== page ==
Stereotypes In Society Essay

Just by looking at someone’s skin color a lot of stereotypes flood through your mind. If you are dark-skinned you are seen as a drug addict who is violent and carries weapons. We have grown up to believe all these stereotypes. According to Obama “...Whatever hardships you may experience because of your race, they pale in comparison to the hardships previous generations endured - and overcame.” This just shows how we are taught to be responsible for what other people think of us. How we are the ones who should change and not the people who think this way of us?

According to the Center for Disease Control’s annual Youth Risk Behavior Survey, dark-skinned people are getting arrested for crimes that they didn’t commit. In the article they state that “... in 2001, Whites and African Americans reported similar rates of carrying a weapon (Whites 17.9%, African Americans 15.2%). African American youth represent 32% of all weapons arrests, and were arrested for weapons offenses at a rate twice that of whites.” This just shows us how we can be criminalized by people just by having them look at us and create opinions about what they think of us.

Many blame the parents for not showing their kids the difference between right and wrong. What they don’t know is that they may not have the time just because they are trying to make a living for their children. According to Michael Eric Dyson, parents aren’t to blame for the way their kids turn out to be. In the article Dyson states “Hence, it is incredibly difficult to spend as much time with children as poor black parents might like; especially since they will be demonized if they fail to provide for their children's basic needs.” If parents decided to dedicate their entire live to their children, they would still be criticized.  Parents are really criticized by the way they raise their children, but they are also criticized if they do not provide for the basic needs of their children.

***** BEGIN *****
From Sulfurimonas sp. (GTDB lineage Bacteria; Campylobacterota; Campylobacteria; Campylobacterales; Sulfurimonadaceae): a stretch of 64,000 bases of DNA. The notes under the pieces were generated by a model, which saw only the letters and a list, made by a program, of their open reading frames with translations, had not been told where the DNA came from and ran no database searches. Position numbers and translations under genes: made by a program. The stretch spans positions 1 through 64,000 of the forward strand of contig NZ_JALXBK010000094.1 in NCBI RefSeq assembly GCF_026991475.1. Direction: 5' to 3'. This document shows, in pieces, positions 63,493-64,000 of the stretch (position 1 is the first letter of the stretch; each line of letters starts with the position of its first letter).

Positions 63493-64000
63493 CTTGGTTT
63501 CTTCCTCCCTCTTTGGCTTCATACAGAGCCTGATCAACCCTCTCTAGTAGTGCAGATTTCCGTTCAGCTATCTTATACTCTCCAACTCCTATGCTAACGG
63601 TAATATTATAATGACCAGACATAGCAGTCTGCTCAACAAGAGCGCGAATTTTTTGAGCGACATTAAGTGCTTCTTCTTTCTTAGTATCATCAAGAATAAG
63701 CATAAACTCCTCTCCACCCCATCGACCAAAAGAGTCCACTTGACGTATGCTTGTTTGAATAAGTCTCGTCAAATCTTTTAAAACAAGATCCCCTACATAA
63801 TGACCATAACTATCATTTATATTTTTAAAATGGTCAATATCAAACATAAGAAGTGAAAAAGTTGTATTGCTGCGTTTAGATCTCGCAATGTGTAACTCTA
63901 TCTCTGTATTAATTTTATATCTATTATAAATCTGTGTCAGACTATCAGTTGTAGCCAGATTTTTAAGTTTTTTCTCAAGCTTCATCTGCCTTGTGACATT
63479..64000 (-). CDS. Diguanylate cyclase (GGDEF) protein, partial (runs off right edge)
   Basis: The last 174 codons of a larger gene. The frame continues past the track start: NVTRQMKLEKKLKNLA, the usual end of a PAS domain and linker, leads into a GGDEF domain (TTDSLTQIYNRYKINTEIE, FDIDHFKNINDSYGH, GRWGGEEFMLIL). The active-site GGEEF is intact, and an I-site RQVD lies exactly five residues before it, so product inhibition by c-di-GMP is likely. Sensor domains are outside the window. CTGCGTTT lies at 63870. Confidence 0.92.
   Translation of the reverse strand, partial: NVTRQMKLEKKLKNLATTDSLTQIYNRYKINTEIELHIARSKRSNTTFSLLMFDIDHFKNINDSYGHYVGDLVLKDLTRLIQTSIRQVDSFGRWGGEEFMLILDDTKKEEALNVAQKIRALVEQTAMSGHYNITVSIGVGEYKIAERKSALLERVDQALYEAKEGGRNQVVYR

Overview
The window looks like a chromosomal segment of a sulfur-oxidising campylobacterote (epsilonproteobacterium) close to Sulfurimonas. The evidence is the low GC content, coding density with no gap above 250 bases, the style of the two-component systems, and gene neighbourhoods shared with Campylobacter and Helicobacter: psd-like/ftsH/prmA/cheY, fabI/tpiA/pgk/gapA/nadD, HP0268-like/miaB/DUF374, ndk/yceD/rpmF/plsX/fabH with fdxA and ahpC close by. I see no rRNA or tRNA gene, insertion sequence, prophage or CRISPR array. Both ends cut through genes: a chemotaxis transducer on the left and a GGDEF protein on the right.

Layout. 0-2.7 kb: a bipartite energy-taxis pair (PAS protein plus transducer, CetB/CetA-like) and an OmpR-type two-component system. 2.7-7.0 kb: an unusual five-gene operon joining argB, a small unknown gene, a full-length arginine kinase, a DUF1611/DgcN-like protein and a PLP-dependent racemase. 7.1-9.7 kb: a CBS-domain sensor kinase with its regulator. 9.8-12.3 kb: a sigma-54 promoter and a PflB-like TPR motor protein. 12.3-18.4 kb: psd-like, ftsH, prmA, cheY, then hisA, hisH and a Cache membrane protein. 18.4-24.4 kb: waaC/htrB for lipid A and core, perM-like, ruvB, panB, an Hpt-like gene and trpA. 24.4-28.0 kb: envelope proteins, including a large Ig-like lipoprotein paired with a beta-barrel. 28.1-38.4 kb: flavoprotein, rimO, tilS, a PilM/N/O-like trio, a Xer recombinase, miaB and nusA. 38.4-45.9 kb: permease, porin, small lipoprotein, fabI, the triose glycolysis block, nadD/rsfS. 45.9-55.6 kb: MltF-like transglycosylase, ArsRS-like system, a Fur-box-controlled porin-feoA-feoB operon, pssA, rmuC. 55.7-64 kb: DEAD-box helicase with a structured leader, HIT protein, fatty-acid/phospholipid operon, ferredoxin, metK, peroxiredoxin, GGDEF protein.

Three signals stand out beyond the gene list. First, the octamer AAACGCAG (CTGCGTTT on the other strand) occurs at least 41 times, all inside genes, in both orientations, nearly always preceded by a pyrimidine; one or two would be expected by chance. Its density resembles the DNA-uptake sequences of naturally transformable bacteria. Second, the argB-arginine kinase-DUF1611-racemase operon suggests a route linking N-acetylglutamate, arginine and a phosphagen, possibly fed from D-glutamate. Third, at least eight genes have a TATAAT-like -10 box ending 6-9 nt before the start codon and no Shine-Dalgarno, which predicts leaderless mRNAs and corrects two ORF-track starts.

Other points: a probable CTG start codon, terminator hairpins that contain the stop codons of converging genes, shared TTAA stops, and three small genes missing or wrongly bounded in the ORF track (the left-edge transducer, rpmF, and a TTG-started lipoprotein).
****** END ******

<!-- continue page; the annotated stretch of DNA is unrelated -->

The stereotypes created about dark-skinned people do not let them move on to become great people and work just as hard as everyone else. The problem with the argument others would make is that the parents are always to blame, but that system is also at fault. The systems arrests the youth based on their looks and what they perceive the youth to carry with them. The problem is that youth lose hope and aspiration when they see that no matter what, that discrimination will be expected to be their future.

This article is a Truthout original.

Prejudice, Stereotypes, and Discrimination essay

The regulation of individuals’ social behavior is carried out through the system of individual attitudes. The forms of attitudes, stable and closed from the influence of new experience, are presented by stereotypes and prejudices. Their cognitive component contains distorted, irrational, absurd knowledge about objects that do not meet the changing reality. With respect to inanimate objects this refers, for example, to all sorts of superstitions, but in the social sphere, stereotypes and prejudices widely serve as the justification of racial, ethnic, class and economic differences. The significance of prejudices and stereotypes as an illusory, fantastic explanation of reality consists in the fact that they indirectly contribute to the preservation of social inequality and inhibit progressive change.

Prejudice and stereotypes as illusion

Stereotypes mean extremely stable and limited understanding of a social object or situation by which people are guided in their behavior without a second thought (Myers, 2012; Feenstra, 2013). A major role in the structure of a stereotype belongs to its emotional charge, which clearly indicates to what is acceptable and unacceptable in relation to any object. Thus, if an object of a stereotype is another person, the major features are often one’s gender, nationality, or profession, while other differences may be unduly ignored. According to Inzlicht and Schmader (2011), the specificity of this approach lies in the unconscious division of people into “us” and “them” with ingroup experiences perceived as idealized and endowed with pculiarities in a positive way (autostereotype), while outgroups are endowed with negative assessments (heterostereotype). As a result, stereotypes form a simplified and highly superficial understanding of the social reality phenomena.

In its turn, the concept of prejudice includes irrational components of social and individual consciousness, based on the inaccurate, distorted, stereotypized knowledge that was accepted uncritically, with the negative emotional manifestations becoming intense (Myers, 2012; Feenstra, 2013). A person with a prejudice may not like those who are different and discriminate against them by one’s actions. Thus, while prejudice is a negative attitude, discrimination is a negative behavior. In general, basing on Myers (2012) and Inzlicht and Schmader (2011) studies, negative assessments as a measure of prejudice may be linked to the emotional associations, need to justify one’s discriminatory behavior or stable negative beliefs, i.e. stereotypes.